The Great Pyrenees is one of the most gorgeous and stately dogs globally! Having a huge dog will cost you more money, and you’re correct about that! Your budget and your family’s needs must be considered while looking for a dog.
The Great Pyrenees are one of the most popular dog breeds in the United States. These dogs are friendly dogs and also family pets.
Bringing a new Great Pyrenees into your house will cost you money upfront, and you’ll need to budget for ongoing expenditures. It’s our aim that doing so will make the choice process a bit more straightforward.
One Time Costs: Great Pyrenees
Even if you can adopt a Great Pyrenees puppy from a rescue group or bring one home for free, there are still significant one-time fees. Food bowls, beds, collars, and other necessities, may add up to a significant financial commitment.
Depending on whether or not you already own a dog, you may have some of this stuff lying around, but for a Great Pyrenees on this site, you will need products specifically designed for them, and puppy mills must be avoided.
Great Pyrenees Breeders
The price you pay for a Great Pyrenee depends on several factors, including the kind of Great Pyrenees you want to buy and the reputation and responsibility of the responsible breeder you choose. Toys and tiny Great Pyrenees are often costlier than standard Great Pyrenees.
Responsible breeders that do not sell to pet shops should get their dogs tested for health issues, breed only healthy Great Pyrenees puppies each year, and keep the number of litters they produce limited. You should expect to pay between $1,100 and $2,500 for the Great Pyrenees from a reputable breeder.
A good breeder of Great Pyrenees costs around $1,100-$2,500.
Great Pyrenees Adoption
It is possible to welcome a dog into your life while also providing a loving home for a dog in need via adoption. Adopting a dog may cost as little as nothing or as much as a few hundred dollars, depending on where you go. The price of a Great Pyrenees from a rescue group might go into the hundreds of dollars, depending on the organization.
Keep in mind that obtaining a purebred Great Pyrenees via adoption is difficult since there will likely be little information available about the dog’s lineage. There are several reasons why owners choose to sell rather than give away Great Pyrenees’ pets.
Adoption of Great Pyrenees costs around $1,000.
Great Pyrenees – Free
It is quite unusual to come across one of these canines for free, so proceed with caution if you do come across one. When a dog is given away for free, it’s often because they haven’t been given much money to invest in them. Occasionally, unwanted pups are given away for free, but they don’t always get the required health checks.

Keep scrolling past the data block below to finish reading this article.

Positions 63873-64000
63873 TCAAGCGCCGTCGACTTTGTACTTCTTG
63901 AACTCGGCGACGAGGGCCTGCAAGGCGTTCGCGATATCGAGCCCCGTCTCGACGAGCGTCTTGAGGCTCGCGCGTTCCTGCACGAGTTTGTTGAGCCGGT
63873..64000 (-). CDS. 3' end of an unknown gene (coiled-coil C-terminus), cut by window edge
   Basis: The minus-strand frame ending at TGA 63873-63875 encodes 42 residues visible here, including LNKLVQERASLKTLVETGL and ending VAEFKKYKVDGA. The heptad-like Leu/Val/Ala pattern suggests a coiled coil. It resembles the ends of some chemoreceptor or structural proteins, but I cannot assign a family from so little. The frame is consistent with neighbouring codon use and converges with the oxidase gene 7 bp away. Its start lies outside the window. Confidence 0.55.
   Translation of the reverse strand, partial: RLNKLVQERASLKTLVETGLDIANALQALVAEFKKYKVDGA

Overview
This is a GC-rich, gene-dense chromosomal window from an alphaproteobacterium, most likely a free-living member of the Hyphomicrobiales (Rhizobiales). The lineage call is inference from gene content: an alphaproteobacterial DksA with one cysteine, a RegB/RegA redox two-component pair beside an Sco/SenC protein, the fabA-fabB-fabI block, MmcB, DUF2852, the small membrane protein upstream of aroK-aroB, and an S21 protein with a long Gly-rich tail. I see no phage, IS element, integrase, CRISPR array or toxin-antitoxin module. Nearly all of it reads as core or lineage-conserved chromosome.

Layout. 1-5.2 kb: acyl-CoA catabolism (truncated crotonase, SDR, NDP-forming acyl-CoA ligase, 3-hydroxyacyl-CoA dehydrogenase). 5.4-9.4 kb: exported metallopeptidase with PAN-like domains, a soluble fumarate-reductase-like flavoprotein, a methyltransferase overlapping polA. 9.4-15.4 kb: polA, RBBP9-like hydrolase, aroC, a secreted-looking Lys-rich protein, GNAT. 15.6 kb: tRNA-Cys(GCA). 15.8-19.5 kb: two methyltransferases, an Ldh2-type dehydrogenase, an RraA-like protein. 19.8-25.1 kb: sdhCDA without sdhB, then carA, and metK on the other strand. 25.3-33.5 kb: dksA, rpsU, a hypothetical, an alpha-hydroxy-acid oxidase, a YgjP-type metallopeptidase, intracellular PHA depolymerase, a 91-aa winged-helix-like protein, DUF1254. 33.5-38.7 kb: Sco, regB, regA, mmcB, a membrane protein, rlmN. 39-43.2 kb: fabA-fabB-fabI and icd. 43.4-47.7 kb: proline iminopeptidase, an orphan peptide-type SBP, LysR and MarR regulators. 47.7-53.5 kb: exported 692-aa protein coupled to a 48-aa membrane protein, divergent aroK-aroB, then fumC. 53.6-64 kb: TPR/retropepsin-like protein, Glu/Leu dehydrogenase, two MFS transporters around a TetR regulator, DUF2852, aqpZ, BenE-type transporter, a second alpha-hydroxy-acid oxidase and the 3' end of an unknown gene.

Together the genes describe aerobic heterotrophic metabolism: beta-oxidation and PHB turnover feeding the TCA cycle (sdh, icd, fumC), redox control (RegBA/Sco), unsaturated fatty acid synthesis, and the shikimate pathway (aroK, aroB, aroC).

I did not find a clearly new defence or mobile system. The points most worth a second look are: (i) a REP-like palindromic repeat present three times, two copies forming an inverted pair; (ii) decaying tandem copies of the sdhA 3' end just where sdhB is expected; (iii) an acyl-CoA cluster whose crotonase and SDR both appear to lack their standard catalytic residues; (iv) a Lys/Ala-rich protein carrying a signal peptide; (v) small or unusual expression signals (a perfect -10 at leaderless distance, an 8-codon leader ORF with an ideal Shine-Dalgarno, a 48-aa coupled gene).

Even if you don’t spend any money on the dog right now, the higher vet costs you’ll accrue mean you’ll have to pay for it in the long run.
Great Pyrenees Setup & Supplies
You’ll need a few things to take good care of your Great Pyrenees. The majority of these items are suitable for the Great Pyrenees of any age, even though they’re essential for a young dog.
A dish that’s the proper size for your Great Pyrenees’ mouth will help him from smacking the rim or reaching for the last piece of food if the bowl is too deep. Spaying or neutering a dog, as well as microchipping it, are popular options.
A Great Pyrenees’ setup and supplies will cost between $150 and $1,000.
Monthly Costs: Great Pyrenees
Monthly expenses for Great Pyrenees aren’t in the center of the pack. They do need a lot of food since they are huge. They’re in good shape, so you shouldn’t have to take them to the vet on too many occasions.
Things like shampoo & toys are likely to be necessary, as is a standard charge for these puppies. Your dog’s upkeep costs are mostly under your hands. A larger maintenance expense is likely if you require a dog walker and take your puppy to the clinic more often.
The monthly cost of a Great Pyrenees is $180-$850.
Great Pyrenees Dog Food Costs
Great Pyrenees’ food costs may vary depending on the size of your pet and the sort of food they’re eating. For a small or toy Great Pyrenees. It’s critical to consider the brand of food you’re purchasing. Poor-quality food may harm your health in the short term as well as the long term.
After moving into a new home, puppies should gradually be exposed to a new food brand by providing them with the food they are already familiar with (should you not agree with what he is currently consuming). If you’re concerned about dry skin, skin irritation, and hair loss, steer clear of meals that contain chemicals. What your dog eats is solely to blame for this.
Every day, puppies need anything from 1 – to 3 cups of food. They will need at least a bowl of water each day as they become older. Roughly 120 portions of food may be stored in a 30-pound sack that costs around $100.
Once every four months, if they just drink one cup a day, you’ll have to replace your supply (they may eat more at times).
An average month’s supply of dog food will cost between $100 and $250.
Great Pyrenees Grooming Costs
The great Pyrenees, in general, need a lot of care and regular grooming. Visiting a dog groomer four to seven times a year is recommended by dog groomers. If you spend $40 to $60 for each appointment, you may expect to pay roughly $300 a year.
Taking the dog to a skilled groomer will benefit its overall health and well-being. This includes a wash & shampoo, hair care products, brushing & styling, teeth brushing, nail trimming, or eye & ear cleaning for dogs who are groomed by a professional. Variables, such as the dog’s height, hair condition and health, age, temperament, and what services are requested, affect dog grooming price.